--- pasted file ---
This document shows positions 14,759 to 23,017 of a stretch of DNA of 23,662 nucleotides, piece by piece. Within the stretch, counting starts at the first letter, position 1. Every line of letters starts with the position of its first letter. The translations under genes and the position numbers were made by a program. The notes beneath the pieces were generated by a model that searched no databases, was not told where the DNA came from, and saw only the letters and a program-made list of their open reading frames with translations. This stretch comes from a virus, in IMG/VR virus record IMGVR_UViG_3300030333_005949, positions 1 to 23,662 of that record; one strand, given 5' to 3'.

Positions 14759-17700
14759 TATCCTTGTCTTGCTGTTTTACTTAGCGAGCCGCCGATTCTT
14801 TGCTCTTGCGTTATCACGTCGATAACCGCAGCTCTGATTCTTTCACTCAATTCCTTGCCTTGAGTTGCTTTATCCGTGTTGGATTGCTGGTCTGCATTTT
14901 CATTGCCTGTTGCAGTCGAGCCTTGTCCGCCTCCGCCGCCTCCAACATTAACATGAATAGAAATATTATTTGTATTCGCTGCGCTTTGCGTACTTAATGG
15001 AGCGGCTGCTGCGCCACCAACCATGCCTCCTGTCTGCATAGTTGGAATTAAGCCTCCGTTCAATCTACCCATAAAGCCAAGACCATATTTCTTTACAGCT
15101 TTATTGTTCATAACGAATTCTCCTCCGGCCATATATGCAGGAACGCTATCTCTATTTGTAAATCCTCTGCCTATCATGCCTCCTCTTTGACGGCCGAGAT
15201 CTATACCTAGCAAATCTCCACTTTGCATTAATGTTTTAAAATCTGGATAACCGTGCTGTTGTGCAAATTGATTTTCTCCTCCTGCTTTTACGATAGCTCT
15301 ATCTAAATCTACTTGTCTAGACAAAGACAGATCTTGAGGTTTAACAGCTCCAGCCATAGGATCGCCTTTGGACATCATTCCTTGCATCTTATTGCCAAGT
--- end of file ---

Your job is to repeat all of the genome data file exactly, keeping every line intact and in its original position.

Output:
This document shows positions 14,759 to 23,017 of a stretch of DNA of 23,662 nucleotides, piece by piece. Within the stretch, counting starts at the first letter, position 1. Every line of letters starts with the position of its first letter. The translations under genes and the position numbers were made by a program. The notes beneath the pieces were generated by a model that searched no databases, was not told where the DNA came from, and saw only the letters and a program-made list of their open reading frames with translations. This stretch comes from a virus, in IMG/VR virus record IMGVR_UViG_3300030333_005949, positions 1 to 23,662 of that record; one strand, given 5' to 3'.

Positions 14759-17700
14759 TATCCTTGTCTTGCTGTTTTACTTAGCGAGCCGCCGATTCTT
14801 TGCTCTTGCGTTATCACGTCGATAACCGCAGCTCTGATTCTTTCACTCAATTCCTTGCCTTGAGTTGCTTTATCCGTGTTGGATTGCTGGTCTGCATTTT
14901 CATTGCCTGTTGCAGTCGAGCCTTGTCCGCCTCCGCCGCCTCCAACATTAACATGAATAGAAATATTATTTGTATTCGCTGCGCTTTGCGTACTTAATGG
15001 AGCGGCTGCTGCGCCACCAACCATGCCTCCTGTCTGCATAGTTGGAATTAAGCCTCCGTTCAATCTACCCATAAAGCCAAGACCATATTTCTTTACAGCT
15101 TTATTGTTCATAACGAATTCTCCTCCGGCCATATATGCAGGAACGCTATCTCTATTTGTAAATCCTCTGCCTATCATGCCTCCTCTTTGACGGCCGAGAT
15201 CTATACCTAGCAAATCTCCACTTTGCATTAATGTTTTAAAATCTGGATAACCGTGCTGTTGTGCAAATTGATTTTCTCCTCCTGCTTTTACGATAGCTCT
15301 ATCTAAATCTACTTGTCTAGACAAAGACAGATCTTGAGGTTTAACAGCTCCAGCCATAGGATCGCCTTTGGACATCATTCCTTGCATCTTATTGCCAAGT